Two museum guides have helped identify a 17th Century artist whose painting hangs in a California museum after sunlight was reflected onto it.
The name of the artist - and date of when the work was painted - had been a mystery for decades, according to officials at the Hearst Castle museum.
In November a tour guide noticed a beam of light reflecting off a mosaic floor, illuminating the concealed signature.
The light revealed dark-coloured letters against a brown backdrop.
The painting, depicting the Annunciation of the angel Gabriel, has been identified as a 1690 work by Spanish artist Bartolomé Pérez de la Dehesa.
The painting has hung at the elaborate residence of the late newspaper magnate William Randolph Hearst since 1927.
The observant guides - Carson Cargill and Laurel Rodger - returned after-hours to the assembly room of the estates main residence, where they climbed chairs to shine lights on a part of the painting that is not so normally illuminated.
"This is a major new discovery for the oeuvre of Pérez," museum director Mary Levkoff said in a statement to BBC News.
Mrs Levkoff added the painting had undergone two preservation treatments, but the inscription and monogram had never been previously reported.
The guides had each worked at the museum for about three years and had gone through the same training programme together.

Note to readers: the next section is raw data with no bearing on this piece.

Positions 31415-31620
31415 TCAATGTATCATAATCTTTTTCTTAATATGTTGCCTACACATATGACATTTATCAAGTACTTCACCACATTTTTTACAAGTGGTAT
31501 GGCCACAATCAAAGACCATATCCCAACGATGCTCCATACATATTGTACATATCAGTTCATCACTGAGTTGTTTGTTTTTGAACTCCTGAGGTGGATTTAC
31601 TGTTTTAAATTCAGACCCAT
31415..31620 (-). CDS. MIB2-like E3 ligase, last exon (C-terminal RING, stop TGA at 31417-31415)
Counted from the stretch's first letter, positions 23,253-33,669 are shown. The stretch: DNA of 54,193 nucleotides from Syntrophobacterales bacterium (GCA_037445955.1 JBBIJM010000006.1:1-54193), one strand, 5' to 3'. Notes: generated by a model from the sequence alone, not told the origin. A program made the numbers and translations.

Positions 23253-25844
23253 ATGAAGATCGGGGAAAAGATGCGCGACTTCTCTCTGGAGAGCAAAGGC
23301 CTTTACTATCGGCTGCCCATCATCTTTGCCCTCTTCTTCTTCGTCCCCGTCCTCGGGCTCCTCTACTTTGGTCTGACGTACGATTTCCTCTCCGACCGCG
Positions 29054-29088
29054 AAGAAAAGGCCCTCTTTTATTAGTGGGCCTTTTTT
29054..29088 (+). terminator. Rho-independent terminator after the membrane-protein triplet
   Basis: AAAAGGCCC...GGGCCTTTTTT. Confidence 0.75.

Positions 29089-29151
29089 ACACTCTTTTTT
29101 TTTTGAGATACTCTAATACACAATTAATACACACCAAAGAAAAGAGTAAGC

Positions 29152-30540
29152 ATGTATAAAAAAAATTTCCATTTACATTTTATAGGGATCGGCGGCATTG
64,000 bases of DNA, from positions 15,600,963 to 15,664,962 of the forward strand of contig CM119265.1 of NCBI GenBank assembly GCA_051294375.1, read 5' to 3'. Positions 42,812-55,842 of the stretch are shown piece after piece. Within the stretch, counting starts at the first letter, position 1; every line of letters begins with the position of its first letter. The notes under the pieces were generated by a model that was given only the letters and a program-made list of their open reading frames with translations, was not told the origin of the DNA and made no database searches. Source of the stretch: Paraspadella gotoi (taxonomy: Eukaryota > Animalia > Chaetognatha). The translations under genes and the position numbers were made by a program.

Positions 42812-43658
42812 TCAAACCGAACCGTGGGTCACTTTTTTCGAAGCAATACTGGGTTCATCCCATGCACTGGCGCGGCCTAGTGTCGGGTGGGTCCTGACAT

According to Hearst records, the painting was purchased in 1927 with another artwork depicting the crucifixion of Jesus Christ from Cannell and Chaffin, a Southern California decorating firm.
Museum historians previously had no other information about the painting, including where it had hung in the past several centuries.
The approximately 8ft (2.5m)-high and 5ft (1.5m)-wide artwork hung in a prominent place beside the fireplace in the estates massive Assembly Room.
Mrs Levkoff contacted other experts in Baroque paintings and compared Perezs signature to other works of art that are known to have been created by him.
She said the artwork is unique for Perez, who was known primarily for painting floral still life paintings before becoming the official painter to King Charles II in 1689.
The museum, which is part of the California state park system, has now installed a new spotlight to illuminate the discovery.